Metal member 10 (i.e. element 19 and said supports 18--18) is made of a heat-conducting, microwave-reflective material, as aluminum, and, if reusable, is preferably manufactured of such gauge as to be easily scoured and/or washed in a dishwasher.

FIGS. 1, 5 and 6 have common purpose (e.g. to bake a pie with a full top and bottom crust in its metal pie plate in a microwave oven) and result (e.g. in one microwave oven operation to defrost a frozen convenience meat or fruit pie and heat it to appear and taste as if it had been baked in a gas or electric oven).

In gas and electric baking, heat is conducted from the crust of a pie to its filling regardless of the temperature of the filling. Besides surface heating, microwave pie baking adds (1) deep heating, (2) different fillings heating at different rates in relation to the crust and (3) selective heating where frozen and unfrozen portions of the same filling heat at different rates resulting in spot heating (e.g. localized thermal runaways). Said another way, in microwave baking, the results baking a pie with a meat filling may be different than the results realized baking a pie with a fruit filling. A cherry filling tends to react differently than would a blueberry or apple filling for the same formulation of crust. The variables described added to variables as oven ambient temperatures have made baking a pie in a microwave oven difficult.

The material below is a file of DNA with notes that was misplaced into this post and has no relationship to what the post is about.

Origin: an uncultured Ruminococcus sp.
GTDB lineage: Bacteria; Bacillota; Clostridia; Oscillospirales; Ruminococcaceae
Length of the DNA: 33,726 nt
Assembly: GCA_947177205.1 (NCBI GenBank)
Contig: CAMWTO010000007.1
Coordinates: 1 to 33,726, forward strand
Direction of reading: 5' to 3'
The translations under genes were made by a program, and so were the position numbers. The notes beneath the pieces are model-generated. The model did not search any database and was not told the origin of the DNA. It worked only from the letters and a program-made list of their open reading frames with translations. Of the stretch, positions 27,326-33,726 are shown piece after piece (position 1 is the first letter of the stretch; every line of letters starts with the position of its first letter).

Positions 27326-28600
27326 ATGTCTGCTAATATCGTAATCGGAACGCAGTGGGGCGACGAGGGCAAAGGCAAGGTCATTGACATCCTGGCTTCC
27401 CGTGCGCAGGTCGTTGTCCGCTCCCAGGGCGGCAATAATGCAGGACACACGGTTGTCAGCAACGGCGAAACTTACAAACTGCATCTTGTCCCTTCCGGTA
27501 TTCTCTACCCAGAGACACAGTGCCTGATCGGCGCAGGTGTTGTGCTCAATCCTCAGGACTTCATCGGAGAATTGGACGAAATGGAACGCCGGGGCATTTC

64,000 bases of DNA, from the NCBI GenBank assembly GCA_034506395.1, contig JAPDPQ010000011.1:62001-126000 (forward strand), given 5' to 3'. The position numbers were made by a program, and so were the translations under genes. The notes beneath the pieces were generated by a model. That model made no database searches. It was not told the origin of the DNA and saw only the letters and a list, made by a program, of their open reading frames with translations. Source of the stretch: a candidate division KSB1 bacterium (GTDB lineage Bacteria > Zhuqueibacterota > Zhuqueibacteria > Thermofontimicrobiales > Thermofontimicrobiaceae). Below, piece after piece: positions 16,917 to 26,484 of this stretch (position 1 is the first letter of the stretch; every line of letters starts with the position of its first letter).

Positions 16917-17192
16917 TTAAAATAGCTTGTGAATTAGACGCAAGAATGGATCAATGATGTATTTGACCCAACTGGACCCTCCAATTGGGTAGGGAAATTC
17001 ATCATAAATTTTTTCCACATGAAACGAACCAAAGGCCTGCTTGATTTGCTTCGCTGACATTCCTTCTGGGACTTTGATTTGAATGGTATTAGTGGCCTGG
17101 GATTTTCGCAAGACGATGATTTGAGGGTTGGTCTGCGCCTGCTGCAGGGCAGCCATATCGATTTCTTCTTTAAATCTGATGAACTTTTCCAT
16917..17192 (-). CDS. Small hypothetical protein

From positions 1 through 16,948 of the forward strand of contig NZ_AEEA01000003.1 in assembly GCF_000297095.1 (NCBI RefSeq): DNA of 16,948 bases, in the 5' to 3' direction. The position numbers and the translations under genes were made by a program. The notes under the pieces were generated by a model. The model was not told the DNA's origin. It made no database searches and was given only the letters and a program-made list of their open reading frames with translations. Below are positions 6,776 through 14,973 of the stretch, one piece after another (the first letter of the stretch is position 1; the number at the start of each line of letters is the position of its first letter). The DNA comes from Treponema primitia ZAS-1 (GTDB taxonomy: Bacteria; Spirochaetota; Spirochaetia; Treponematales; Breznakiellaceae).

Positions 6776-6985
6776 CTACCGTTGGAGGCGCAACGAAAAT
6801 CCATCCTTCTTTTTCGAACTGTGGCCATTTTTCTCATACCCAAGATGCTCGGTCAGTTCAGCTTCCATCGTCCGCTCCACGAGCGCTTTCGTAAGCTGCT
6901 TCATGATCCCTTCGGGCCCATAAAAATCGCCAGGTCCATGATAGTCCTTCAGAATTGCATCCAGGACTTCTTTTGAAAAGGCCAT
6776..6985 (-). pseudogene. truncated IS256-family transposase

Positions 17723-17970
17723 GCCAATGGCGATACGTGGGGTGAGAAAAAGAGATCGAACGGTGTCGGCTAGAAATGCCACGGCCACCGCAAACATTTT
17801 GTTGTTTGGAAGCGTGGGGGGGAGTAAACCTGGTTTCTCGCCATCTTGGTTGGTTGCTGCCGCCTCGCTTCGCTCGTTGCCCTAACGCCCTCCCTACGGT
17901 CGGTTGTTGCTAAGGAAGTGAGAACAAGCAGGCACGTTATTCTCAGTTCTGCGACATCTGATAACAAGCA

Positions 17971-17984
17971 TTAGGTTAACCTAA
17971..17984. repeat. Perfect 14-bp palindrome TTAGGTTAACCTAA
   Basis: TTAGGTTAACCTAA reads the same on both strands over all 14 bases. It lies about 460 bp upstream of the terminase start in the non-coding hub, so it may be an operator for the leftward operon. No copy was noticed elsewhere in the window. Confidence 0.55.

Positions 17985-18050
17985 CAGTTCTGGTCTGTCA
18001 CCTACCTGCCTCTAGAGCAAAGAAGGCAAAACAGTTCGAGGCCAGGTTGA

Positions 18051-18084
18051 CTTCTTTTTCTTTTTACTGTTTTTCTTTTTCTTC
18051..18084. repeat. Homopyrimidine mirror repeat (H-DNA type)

The baker with practice and the proper selection of apparatus and methods can enhance or suppress the effects of microwave spot and selective heating (e.g. a fruit pie filling heating at a different rate than would a meat pie filling). To simultaneously brown top and bottom crust and defrost and heat the filling in the embodiments of FIGS. 1 and 5, different size microwave-lossy heating elements 9 can be provided for the baker so that the baker can chose a smaller size for a meat pie and a larger size for a fruit pie. In the embodiment of FIG. 6 the microwave heating element 20, by design, is made purposely large where its can be 50% to 150% of the weight of pie 11. In use the large heating element 20, of FIG. 6, receives and converts to heat the preponderance of the available microwave energy. The top crust acts to convert to heat the majority of the remaining microwave energy so that little microwave energy is left to reach the filling. By this discovery different type pie fillings tend to heat alike in the same time. With each increase in the mass-lossiness of heating element 20, heating element 20 converts a greater proportion of the available microwave energy into baking heat so that the baker's concern becomes more the weight of the pie to the weight of the heating element in contrast to his previous concern over the type filling and other such variables. The drawback of using large heating elements is the larger the heating element the longer the time required to bake a given pie. Note, if heating element 20 weighs the same amount as pie 11, the baking period is increased substantially for the heavy heating element 20 and metal member 21 (in FIG. 6) must reach the required browning temperature.

The baker must consider what browness (e.g. color) is required of the baked crust and, on reaching said required browness, what minimum temperature is desirable for the pie's filling. The baker must choose the proper configuration of apparatus, the method of its use and the size of the heating element which will provide the results he desires.